New Zealand raven

Corvus antipodum (Forbes, 1893)

Order: Passeriformes

Family: Corvidae

New Zealand status: Endemic

Conservation status: Extinct

Geographical variation: Ravens from the South Island were slightly larger, and are considered a different subspecies (C.a. pycrafti) from the nominate North Island raven (C.a. antipodum).

 
 
 
New Zealand raven. New Zealand raven (Corvus antipodum). Image 2006-0010-1/14 from the series 'Extinct birds of New Zealand'. Masterton. Image © Purchased 2006. © Te Papa by Paul Martinson See Te Papa website: http://collections.tepapa.govt.nz/objectdetails.aspx?irn=711029&term=zealand+raven

New Zealand raven. New Zealand raven (Corvus antipodum). Image 2006-0010-1/14 from the series 'Extinct birds of New Zealand'. Masterton. Image © Purchased 2006. © Te Papa by Paul Martinson See Te Papa website: http://collections.tepapa.govt.nz/objectdetails.aspx?irn=711029&term=zealand+raven

The endemic New Zealand raven and the larger Chatham Island raven are both extinct. Weighing up to one kilogram, they were two of the largest songbird species, a group which comprises more than 5,000 bird species worldwide. Only the common raven of the northern hemisphere, thick-billed raven of Africa, and superb lyrebird of Australia are heavier than 1 kg.

Most ravens and crows have similar body shapes, plumage and behaviour, and so the New Zealand raven was probably glossy black, omnivorous and aggressive. They had relatively long, slender legs, a long, broad, pointed bill and retained strong powers of flight.

Once common around coastal New Zealand, ravens were probably a raucous feature of seasonal seal, sea lion and seabird colonies, where they would have eaten unprotected pups, eggs, chicks and offal. The diet probably also included fish, snails, shellfish, skinks, insects, invertebrates and fruits. They became extinct before European contact. The presence of bone remains in midden sites shows that they were eaten by humans, and they may have been impacted by the rapid extirpation of mainland seal and seabird colonies following human arrival.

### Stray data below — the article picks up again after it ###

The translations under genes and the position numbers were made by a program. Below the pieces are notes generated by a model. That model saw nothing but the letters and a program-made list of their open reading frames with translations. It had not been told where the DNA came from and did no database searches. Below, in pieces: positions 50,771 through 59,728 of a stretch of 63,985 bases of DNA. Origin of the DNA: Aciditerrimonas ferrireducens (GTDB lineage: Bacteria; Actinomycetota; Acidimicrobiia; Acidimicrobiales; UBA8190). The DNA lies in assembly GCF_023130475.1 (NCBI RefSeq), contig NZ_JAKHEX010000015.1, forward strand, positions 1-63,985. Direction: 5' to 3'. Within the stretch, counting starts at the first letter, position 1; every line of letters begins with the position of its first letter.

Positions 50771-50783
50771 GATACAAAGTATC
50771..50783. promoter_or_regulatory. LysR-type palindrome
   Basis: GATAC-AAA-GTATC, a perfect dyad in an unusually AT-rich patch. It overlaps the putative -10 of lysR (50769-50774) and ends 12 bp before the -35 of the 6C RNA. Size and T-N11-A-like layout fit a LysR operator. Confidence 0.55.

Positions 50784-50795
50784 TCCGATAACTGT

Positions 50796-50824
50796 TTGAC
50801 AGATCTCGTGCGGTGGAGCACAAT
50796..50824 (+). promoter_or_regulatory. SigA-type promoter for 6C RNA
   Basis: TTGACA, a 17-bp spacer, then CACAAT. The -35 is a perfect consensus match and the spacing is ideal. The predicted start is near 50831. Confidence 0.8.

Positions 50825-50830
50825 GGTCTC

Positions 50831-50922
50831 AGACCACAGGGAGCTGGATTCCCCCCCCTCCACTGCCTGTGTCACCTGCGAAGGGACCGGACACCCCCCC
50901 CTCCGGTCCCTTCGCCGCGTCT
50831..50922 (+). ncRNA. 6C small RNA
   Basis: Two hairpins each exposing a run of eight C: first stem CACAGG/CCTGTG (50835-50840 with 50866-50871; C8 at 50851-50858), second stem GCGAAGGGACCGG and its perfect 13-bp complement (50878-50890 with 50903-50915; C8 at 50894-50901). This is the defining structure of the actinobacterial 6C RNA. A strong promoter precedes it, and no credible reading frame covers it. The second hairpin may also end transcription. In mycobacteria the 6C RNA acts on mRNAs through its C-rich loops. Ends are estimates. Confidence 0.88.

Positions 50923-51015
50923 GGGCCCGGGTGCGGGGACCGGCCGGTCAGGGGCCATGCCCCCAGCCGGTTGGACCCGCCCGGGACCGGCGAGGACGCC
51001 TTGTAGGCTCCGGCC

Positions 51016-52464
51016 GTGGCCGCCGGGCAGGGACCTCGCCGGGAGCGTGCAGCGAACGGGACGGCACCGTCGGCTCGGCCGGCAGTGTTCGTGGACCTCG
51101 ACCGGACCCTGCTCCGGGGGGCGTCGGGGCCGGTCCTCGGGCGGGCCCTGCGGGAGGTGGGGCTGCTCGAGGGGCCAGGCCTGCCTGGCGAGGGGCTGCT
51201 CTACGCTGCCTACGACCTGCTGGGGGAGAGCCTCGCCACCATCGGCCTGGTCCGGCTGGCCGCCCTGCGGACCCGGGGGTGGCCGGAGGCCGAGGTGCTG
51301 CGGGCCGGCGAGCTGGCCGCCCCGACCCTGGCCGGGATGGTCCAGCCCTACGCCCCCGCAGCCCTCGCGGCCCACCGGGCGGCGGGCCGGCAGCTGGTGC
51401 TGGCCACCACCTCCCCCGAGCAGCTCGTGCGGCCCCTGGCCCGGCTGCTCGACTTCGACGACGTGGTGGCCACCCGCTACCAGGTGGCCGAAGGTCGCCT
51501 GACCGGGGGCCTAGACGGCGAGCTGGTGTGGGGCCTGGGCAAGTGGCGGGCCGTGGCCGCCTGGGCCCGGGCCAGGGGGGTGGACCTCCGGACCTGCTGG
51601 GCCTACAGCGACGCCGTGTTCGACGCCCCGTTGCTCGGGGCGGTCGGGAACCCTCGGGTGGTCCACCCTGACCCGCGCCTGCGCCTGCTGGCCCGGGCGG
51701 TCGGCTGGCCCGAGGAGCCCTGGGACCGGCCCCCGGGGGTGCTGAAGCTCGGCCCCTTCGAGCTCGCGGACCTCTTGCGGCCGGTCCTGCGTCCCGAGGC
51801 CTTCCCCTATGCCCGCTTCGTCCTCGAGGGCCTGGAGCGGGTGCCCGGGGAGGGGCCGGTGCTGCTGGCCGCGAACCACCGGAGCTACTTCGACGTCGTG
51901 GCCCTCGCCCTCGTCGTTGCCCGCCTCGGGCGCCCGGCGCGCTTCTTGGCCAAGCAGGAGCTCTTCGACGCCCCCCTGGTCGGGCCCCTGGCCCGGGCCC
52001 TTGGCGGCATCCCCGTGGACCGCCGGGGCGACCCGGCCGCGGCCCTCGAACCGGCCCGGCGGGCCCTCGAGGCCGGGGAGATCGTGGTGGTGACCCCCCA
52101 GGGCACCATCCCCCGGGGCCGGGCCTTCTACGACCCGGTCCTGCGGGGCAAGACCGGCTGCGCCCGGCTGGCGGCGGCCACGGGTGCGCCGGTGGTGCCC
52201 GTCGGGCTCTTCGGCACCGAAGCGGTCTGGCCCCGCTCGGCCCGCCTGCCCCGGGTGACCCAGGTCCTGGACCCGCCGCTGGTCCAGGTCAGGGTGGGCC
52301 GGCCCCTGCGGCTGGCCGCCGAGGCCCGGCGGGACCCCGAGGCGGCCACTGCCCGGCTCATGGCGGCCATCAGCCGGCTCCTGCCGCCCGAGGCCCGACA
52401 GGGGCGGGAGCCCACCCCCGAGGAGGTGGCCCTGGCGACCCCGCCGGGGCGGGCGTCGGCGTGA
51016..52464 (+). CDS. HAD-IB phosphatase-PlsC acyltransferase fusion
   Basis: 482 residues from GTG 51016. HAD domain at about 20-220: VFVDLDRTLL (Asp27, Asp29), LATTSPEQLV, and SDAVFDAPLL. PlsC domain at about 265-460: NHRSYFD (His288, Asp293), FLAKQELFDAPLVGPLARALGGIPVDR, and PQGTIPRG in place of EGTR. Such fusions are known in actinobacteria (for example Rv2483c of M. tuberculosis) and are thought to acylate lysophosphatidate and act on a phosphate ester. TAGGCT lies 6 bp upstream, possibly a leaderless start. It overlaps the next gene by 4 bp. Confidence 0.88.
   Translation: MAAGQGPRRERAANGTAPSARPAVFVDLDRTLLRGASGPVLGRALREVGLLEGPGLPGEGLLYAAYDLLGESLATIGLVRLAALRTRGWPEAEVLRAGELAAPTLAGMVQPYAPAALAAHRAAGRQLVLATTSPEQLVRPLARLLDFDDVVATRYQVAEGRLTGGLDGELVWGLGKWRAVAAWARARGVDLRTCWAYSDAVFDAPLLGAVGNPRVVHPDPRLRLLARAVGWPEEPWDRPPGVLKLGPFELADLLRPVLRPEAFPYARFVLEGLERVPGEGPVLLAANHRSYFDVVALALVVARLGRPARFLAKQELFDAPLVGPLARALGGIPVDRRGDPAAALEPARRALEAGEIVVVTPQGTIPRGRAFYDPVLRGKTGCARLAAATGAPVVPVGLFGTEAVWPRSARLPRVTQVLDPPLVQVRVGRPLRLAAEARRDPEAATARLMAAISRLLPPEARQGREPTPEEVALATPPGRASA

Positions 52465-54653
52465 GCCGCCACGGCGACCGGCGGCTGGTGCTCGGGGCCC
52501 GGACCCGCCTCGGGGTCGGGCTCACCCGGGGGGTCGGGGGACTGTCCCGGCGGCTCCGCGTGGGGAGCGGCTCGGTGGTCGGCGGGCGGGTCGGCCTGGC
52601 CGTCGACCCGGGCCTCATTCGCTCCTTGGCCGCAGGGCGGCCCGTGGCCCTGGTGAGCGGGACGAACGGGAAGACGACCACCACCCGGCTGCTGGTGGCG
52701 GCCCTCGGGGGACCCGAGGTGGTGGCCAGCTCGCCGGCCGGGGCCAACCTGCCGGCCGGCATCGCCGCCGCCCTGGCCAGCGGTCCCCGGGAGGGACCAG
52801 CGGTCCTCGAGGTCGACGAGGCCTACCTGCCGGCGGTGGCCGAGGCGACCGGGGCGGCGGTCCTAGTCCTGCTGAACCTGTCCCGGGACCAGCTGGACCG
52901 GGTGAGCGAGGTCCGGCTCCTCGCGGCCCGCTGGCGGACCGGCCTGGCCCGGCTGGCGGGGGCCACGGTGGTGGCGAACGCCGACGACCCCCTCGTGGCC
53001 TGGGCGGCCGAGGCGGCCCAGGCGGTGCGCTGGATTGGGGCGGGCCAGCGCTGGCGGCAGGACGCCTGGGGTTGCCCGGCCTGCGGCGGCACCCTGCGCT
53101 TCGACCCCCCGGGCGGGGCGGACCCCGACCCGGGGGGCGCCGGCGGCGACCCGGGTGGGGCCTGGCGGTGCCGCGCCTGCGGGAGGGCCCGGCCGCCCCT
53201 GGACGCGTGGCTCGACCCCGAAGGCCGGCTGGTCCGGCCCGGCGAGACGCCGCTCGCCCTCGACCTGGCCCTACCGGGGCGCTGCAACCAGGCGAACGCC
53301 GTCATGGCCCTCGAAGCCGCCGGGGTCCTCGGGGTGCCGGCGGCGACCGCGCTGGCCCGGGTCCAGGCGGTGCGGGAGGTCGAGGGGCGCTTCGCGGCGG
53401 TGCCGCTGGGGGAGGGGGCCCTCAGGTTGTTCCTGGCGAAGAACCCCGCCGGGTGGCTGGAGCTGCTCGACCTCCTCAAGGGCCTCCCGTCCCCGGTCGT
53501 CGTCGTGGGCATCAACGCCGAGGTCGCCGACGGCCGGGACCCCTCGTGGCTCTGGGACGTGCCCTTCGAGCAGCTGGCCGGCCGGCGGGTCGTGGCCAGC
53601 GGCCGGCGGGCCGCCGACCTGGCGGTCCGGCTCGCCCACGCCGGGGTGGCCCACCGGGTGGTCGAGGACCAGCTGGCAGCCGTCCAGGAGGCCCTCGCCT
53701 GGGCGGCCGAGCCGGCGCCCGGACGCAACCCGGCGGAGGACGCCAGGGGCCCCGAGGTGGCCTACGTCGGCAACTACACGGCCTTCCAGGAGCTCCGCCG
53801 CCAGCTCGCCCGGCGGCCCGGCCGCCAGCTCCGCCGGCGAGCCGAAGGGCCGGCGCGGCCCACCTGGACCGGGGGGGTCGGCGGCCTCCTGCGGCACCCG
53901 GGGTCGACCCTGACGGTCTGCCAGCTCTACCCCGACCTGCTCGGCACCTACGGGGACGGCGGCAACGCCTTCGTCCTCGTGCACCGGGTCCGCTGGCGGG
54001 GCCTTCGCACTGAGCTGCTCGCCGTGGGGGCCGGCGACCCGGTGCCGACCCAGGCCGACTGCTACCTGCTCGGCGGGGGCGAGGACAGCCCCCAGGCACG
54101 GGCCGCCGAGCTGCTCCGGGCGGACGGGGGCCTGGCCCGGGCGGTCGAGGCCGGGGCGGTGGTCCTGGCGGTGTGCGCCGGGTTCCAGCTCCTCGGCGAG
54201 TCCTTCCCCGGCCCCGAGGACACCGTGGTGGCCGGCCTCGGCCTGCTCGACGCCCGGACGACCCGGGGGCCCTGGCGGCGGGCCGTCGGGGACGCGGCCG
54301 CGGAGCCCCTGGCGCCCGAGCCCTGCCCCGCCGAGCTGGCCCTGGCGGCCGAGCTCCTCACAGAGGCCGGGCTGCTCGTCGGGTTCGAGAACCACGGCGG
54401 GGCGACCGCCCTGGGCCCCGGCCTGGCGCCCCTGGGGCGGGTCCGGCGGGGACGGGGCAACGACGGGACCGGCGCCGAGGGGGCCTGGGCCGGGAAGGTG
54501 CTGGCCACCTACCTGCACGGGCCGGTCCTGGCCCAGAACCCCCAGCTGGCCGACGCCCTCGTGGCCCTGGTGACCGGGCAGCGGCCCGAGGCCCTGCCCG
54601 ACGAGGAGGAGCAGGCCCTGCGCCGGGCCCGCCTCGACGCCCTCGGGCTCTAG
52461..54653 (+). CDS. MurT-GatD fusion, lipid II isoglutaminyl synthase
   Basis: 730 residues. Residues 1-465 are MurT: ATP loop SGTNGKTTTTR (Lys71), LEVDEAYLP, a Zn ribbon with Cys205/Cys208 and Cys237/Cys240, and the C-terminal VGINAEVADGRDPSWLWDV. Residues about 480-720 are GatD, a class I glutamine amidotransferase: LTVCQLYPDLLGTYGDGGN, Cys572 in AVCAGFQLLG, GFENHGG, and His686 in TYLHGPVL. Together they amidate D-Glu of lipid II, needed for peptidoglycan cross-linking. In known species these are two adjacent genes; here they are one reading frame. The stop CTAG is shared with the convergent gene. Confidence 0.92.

Distribution and habitat

New Zealand ravens were common around coastal New Zealand, including Stewart Island, and bones have been found at a few inland sites close to the coast. There is an anomalous record of a single raven bone from subantarctic Enderby Island in the Auckland Islands, found near an archaeological site. How this bone got there is uncertain: was it from a vagrant bird that flew there from Stewart Island, or was it taken there by humans?

Weblinks

http://en.wikipedia.org/wiki/New_Zealand_Raven

References

Gill, B.; Martinson, P. 1991. New Zealand's extinct birds. Random Century,New Zealand.

Gill, B. 2003. Osteometry and systematics of the extinct New Zealand ravens. Journal of Systematic Palaeontology 1: 43-58.

Tennyson, A.; Martinson, P. 2006. Extinct birds of New Zealand. Te Papa Press, Wellington.

Tennyson, A.J.D. 2010. Passeriformes. Pp. 275-322. In: Checklist Committee (OSNZ) 2010. Checklist of the birds of New Zealand, Norfolk and Macquarie Islands, and the Ross Dependency, Antarctica (4th ed.). Ornithological Society of New Zealand & Te Papa Press,Wellington.

Worthy, T.H.; Holdaway, R.N. 2002. The lost world of the moa: prehistoric life in New Zealand. Canterbury University Press, Christchurch.

Recommended citation

Szabo, M.J. 2013. New Zealand raven. In Miskelly, C.M. (ed.) New Zealand Birds Online. www.nzbirdsonline.org.nz

New Zealand raven

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North Island raven

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South Island raven

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